AFGE National President J. David Cox in a statement linked the targeting of the USDA scientific research units as part of a broader effort by the White House to eliminate independent scientific research of hot-button topics like global warming and climate change, which Mr. Trump during his campaign rejected as a hoax.

"Mick Mulvaney's comments confirm what our union has been saying all along: the administration's decision to transfer hundreds of USDA jobs from D.C. isn't about helping Federal employees do their jobs better or delivering better services to the American taxpayer," Mr. Cox said. "Their goal is to drive out hardworking and dedicated civil servants and silence the parts of the agencies' research that the administration views as inconvenient."

Those comments came after the USDA disclosed that most of the employees with its Economic Research Service and National Institute of Food and Agriculture have said they will not relocate to the Kansas City area, as the agency is demanding.

 

‘An Epic Failure’

"Reports that two-thirds of employees at ERS and NIFA would rather lose their jobs than be forced to move more than a thousand miles from their homes with no time to plan demonstrates what an epic failure the administration has created with this forced relocation," Mr. Cox said. "AFGE has made proposals to USDA management that would encourage more employees to accept the relocation by providing for a longer transition period. Management so far has refused to consider these common-sense proposals."

The union estimates that the "USDA is likely to retain less than 10% of the total workforce at these two agencies once all is said and done."

The USDA plans to replace departing employees with contractors, which the AFGE asserts will actually cost the Federal Government more in the long run.

"Employees care deeply about their work and constantly ask us why USDA has not informed stakeholders of the impact of a severe loss of staff and has not made arrangements for the work of NIFA and ERS to continue during this transition," Mr. Cox said. "It seems inevitable that research-grant money will not be awarded, that planned scientific research will not happen, and that key studies on international trade and international development will not be completed. By law, money earmarked for NIFA grants and ERS studies returns to the Treasury if unspent, forever lost to scientists and researchers."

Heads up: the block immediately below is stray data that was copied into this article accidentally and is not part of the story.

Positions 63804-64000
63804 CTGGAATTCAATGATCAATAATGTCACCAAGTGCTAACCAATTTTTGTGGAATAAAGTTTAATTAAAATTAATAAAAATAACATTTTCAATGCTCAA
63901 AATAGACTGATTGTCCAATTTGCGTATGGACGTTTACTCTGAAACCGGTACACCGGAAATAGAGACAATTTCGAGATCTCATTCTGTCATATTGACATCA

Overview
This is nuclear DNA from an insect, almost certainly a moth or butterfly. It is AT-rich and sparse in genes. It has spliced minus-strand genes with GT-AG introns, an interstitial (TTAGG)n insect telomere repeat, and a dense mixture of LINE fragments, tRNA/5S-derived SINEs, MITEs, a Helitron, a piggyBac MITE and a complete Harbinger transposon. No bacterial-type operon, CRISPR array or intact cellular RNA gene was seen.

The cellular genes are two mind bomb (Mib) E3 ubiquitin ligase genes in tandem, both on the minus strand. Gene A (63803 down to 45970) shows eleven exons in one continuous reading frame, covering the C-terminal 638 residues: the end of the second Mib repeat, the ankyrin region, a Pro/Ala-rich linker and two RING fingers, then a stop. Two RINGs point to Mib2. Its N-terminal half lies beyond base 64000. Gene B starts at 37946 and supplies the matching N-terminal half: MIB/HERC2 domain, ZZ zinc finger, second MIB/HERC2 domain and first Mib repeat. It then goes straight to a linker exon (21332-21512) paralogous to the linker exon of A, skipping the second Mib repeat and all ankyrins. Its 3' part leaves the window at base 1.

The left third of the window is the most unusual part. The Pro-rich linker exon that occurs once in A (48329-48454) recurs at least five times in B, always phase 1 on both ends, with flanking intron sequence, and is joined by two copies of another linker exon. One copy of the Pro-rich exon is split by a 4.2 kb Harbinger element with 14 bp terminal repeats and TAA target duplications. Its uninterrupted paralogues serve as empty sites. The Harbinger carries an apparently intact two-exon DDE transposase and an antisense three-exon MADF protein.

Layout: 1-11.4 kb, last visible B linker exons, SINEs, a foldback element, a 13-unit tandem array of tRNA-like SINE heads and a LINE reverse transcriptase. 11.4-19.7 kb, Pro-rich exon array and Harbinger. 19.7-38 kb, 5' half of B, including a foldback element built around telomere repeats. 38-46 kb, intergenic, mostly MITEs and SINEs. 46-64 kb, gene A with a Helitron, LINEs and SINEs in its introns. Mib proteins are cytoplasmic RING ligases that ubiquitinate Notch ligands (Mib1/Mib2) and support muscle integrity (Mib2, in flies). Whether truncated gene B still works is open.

EPA Tears Up Union Pact

At the same time as the White House is upending the USDA research units, it has thrown out the contract the Environmental Protection Agency has covering 8,000 agency employees represented by the AFGE.

On July 8, EPA leadership unilaterally replaced its collective-bargaining agreement with AFGE Council 238. The move permitted management to prohibit employees from telecommuting, reduced by three-quarters the amount of time union representatives can spend representing employees, and evicted union representatives from their agency offices.

"The engineers, scientists, environmental attorneys, and other experts we represent at EPA fight every day to ensure we have clean air and water, prosecute environmental crimes, clean up toxic-waste sites, and combat the effects of climate change," AFGE Council 238 President Gary Morton said. "The future of our planet is at stake, yet this administration is more interested in busting Federal unions and punishing career employees than ensuring they have the tools to succeed."